These neoliberals thought that the defense budget needed to be drastically cut, yet also insisted "that liberals should not content themselves with merrily opposing increases in defense spending but should find out on what weapons money is being wasted and on what weapons more should be spent."(ibid.) They also questioned the reasonableness of having a military based upon voluntary military service. Currently, the government must use wages and benefits to incentivize individuals to join the armed forces. Rather than having voluntary military service where people choose military careers for the wages and benefits, it is proposed that a "draft would be a less expensive way to meet our need for military manpower because we would no longer have to use high salaries to attract enlistees."(ibid.) These neoliberals want a strong military, just like the neocons do, but insist that government needs to be run more efficiently in order to reduce waste and unnecessary spending.

In their fiscal conservatism, the Clintonesque neoliberals opposed universal welfare programs in favor of means tested welfare. While Hayek and Friedman had advocated "universal basic income," these new neoliberals would be more likely to support "guaranteed minimum income." They objected to programs like Social Security on principle. Rich and poor alike are eligible to draw Social Security benefits. This is what makes Social Security so popular, but it also means "that a lot of money is wasted on people who don't need it."(ibid.) People who can get by without Social Security benefits or unemployment compensation ought not to be eligible to receive money from such programs. All welfare programs, including Social Security and unemployment compensation, ought to require a "means test." If one cannot prove that they actually need government assistance, then they ought not to be allowed to receive money from the government.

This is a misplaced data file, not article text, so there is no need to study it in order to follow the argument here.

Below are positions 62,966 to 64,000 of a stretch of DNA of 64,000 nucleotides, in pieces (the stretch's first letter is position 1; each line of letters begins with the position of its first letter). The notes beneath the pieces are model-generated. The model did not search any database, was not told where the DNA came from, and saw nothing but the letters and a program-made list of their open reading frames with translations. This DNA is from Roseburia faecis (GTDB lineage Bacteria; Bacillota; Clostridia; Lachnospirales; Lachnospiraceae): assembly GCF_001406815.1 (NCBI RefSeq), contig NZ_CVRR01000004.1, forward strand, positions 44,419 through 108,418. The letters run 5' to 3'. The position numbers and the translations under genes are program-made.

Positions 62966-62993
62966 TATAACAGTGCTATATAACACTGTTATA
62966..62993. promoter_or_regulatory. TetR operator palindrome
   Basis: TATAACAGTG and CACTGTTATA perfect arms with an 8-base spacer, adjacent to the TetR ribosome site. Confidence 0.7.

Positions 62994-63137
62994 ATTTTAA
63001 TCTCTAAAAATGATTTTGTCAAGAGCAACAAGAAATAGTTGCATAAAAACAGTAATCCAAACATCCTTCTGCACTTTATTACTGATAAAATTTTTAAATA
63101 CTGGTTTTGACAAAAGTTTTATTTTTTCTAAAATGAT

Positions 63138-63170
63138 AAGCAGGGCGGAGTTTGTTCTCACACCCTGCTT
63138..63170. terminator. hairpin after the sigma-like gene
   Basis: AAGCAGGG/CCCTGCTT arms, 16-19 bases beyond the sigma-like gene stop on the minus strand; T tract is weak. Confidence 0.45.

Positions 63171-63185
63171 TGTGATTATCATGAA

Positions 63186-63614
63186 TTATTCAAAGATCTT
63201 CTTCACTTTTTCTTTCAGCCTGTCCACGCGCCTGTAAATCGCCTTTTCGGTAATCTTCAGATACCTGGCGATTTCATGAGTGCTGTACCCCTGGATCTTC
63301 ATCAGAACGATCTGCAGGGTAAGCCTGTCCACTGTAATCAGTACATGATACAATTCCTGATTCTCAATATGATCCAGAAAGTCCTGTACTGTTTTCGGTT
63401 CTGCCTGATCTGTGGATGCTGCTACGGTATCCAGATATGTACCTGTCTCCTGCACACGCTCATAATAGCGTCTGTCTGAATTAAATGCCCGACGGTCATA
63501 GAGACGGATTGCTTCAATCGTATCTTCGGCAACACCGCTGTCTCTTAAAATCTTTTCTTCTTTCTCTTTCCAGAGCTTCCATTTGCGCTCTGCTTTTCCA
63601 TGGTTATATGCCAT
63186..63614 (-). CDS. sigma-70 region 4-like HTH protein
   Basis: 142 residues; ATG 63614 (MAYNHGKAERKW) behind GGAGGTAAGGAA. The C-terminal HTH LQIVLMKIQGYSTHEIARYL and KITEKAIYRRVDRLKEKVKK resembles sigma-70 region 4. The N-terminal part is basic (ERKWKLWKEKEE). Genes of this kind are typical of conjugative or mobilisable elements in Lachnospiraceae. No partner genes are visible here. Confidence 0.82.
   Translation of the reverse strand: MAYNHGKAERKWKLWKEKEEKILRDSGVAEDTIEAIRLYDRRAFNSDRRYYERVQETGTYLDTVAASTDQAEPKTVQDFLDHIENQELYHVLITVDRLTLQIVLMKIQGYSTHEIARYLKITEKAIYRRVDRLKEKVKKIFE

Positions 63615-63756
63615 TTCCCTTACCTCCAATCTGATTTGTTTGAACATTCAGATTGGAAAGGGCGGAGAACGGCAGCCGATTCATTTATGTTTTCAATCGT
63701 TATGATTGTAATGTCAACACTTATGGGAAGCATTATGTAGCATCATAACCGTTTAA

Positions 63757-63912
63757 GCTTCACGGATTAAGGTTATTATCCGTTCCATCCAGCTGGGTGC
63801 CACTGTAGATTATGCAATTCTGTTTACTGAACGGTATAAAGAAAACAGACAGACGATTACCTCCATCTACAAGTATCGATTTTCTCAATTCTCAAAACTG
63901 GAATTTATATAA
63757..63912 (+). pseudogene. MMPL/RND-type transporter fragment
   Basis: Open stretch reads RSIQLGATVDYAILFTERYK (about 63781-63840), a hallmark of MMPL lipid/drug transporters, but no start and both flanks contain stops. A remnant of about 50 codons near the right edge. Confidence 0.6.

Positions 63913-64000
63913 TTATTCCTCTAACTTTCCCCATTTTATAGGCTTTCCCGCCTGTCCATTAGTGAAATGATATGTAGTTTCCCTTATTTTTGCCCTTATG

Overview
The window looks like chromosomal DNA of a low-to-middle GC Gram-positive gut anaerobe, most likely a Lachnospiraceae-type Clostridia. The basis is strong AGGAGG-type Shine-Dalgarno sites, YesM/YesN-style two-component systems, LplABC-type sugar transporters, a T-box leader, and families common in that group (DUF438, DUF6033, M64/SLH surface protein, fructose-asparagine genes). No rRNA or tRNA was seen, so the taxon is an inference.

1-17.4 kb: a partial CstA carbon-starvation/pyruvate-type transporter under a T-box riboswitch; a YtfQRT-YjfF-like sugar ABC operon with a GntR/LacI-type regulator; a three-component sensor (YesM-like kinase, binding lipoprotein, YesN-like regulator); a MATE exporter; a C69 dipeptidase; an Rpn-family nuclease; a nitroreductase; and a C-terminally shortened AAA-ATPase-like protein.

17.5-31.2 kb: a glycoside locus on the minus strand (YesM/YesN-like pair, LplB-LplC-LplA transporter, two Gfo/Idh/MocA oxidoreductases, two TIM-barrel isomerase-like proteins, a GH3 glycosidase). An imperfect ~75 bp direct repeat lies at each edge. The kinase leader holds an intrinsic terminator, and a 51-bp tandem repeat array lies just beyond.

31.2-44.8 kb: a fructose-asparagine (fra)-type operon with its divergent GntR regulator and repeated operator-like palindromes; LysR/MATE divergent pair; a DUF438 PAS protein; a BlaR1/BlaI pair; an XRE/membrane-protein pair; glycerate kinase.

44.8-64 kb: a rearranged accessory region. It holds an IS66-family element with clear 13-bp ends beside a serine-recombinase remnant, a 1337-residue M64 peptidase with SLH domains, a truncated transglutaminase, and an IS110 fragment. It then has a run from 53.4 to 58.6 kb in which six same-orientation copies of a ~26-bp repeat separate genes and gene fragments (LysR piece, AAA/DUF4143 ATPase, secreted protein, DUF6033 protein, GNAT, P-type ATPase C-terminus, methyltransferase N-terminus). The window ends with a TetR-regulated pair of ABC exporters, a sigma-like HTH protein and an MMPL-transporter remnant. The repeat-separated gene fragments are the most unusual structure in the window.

Like neoconservatives, Clintonesque neoliberals desire "a rebirth of patriotism, a rebirth of devotion to the interests of the national community, of the conviction that we're all in this together."(ibid.) They hold that "the national interest" ought to be put before selfish individualistic interests. While the neoconservatives had a more nationalistic conception of patriotism, these neoliberals had a more solidaristic conception of patriotism.

Conclusion

As you can probably tell by now, neoliberalism is not a single movement but a broad range of movements that developed in an attempt to renew and update classical liberalism for the 20th century. Neoliberalism attempted to solve the economic problems that confronted liberal democracy throughout the 20th century. Different varieties of neoliberalism emerged in response to different economic problems. Classical neoliberalism confronted the Great Depression, Reaganesque neoliberalism confronted the stagflation of the 1970s, and Clintonesque neoliberalism confronted the declining efficiency of American industry.

Commenting on this Story will be automatically closed on March 10, 2019.